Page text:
I am in receipt of an acetate tape that spent an unfortunately long period of
time living next to a working wood stove.
Outside of being dried out, the dimensions have changed. The tape has become
narrower by melting back. What is interesting, is that when I shine a light
through it parts are opaque while other parts are the expected translucent. The
good news is that the strands are still separate on the other side and not too
badly fused on the top side.
I think the first step will be to remove some brittleness from the tape.
I have experience with circa 1935 carbonyl iron tape. It started out being like
a steel carpenter's tape measure (cupping and all)--you could hold out almost a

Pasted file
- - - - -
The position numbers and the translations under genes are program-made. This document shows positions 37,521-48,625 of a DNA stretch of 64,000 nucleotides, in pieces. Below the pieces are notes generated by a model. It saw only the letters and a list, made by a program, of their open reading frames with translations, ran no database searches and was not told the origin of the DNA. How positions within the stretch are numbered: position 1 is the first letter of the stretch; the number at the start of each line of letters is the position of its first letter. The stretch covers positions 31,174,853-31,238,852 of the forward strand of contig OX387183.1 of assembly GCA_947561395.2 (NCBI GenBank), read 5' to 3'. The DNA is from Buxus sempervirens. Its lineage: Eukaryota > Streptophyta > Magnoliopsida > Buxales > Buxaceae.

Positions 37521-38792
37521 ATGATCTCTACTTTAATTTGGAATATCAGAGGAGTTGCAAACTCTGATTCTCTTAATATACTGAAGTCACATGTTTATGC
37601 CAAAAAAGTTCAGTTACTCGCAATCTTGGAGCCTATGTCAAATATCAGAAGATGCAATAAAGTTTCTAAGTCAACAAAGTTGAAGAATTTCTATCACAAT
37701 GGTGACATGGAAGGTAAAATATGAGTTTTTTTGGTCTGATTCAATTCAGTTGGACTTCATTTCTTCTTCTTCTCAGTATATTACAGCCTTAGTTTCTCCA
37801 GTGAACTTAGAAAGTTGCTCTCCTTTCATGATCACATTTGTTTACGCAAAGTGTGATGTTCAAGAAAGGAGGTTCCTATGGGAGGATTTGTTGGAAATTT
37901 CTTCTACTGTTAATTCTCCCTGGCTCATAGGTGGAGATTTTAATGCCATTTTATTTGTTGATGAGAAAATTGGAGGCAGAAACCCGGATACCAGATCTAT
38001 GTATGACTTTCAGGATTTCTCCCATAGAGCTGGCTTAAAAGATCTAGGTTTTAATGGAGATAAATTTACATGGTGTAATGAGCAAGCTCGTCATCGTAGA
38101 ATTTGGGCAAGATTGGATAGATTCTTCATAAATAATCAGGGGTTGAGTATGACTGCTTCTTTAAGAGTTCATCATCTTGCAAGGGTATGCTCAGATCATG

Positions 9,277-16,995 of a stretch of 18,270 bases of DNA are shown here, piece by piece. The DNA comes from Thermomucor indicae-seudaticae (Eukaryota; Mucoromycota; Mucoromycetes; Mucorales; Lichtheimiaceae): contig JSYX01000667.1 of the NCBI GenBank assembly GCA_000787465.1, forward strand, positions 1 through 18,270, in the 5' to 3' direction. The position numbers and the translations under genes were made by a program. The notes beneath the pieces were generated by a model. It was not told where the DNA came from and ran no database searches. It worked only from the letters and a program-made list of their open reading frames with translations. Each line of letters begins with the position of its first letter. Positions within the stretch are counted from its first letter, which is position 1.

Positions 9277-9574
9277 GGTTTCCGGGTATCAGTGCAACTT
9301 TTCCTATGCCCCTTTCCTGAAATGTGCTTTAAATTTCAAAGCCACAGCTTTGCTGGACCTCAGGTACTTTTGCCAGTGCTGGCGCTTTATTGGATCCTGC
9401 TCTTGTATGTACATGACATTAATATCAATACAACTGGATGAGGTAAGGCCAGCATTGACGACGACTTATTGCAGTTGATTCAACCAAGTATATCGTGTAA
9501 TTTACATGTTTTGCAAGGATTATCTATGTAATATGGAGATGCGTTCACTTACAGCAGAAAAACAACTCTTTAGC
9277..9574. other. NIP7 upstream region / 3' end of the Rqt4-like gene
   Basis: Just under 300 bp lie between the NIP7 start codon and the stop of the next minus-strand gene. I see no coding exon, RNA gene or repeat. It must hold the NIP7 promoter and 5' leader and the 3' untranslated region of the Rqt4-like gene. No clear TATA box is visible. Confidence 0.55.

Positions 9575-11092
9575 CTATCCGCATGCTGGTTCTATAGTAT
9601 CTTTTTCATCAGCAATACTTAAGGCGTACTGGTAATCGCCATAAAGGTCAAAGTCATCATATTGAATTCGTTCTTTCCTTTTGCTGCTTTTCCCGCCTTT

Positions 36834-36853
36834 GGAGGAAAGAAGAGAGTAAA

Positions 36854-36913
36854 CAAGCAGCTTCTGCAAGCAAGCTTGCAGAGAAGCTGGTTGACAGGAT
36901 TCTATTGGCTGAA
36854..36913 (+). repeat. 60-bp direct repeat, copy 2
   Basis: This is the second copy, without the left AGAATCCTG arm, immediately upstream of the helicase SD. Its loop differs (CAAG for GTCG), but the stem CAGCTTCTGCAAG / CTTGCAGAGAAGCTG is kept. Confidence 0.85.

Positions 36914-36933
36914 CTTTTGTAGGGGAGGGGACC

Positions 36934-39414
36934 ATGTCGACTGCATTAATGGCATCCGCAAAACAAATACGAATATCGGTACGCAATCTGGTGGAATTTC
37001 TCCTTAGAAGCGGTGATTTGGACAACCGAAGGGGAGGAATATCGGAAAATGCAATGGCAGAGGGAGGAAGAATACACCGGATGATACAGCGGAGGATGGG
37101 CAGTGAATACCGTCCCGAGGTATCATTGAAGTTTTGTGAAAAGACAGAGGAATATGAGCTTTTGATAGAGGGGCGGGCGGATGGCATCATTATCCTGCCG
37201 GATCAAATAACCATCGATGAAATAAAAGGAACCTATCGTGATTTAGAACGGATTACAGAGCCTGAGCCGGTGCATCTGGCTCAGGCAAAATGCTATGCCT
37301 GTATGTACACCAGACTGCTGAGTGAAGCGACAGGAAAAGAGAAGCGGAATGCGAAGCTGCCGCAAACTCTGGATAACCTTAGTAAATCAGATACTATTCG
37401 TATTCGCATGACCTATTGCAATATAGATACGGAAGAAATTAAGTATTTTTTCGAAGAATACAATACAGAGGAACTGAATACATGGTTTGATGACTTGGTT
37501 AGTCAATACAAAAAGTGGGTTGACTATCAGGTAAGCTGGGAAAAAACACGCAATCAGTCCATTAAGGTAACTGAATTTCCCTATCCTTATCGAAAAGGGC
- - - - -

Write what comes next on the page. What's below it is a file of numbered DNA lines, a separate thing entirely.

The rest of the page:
foot of it before it fell over. After my hydration process, it became like a
silk ribbon--soft and pliable. This was done in a high-humidity chamber for a
I have never used camphor with acetate audio tape and would like experiences
from people who have actually done this. I'm wondering if it has any benefits
over the high-humidity hydration.
If I do this successfully -- or even marginally successfully, it will be show up
in photos on my Web site. It's a classic.
Cheers and THANKS!
Richard L. Hess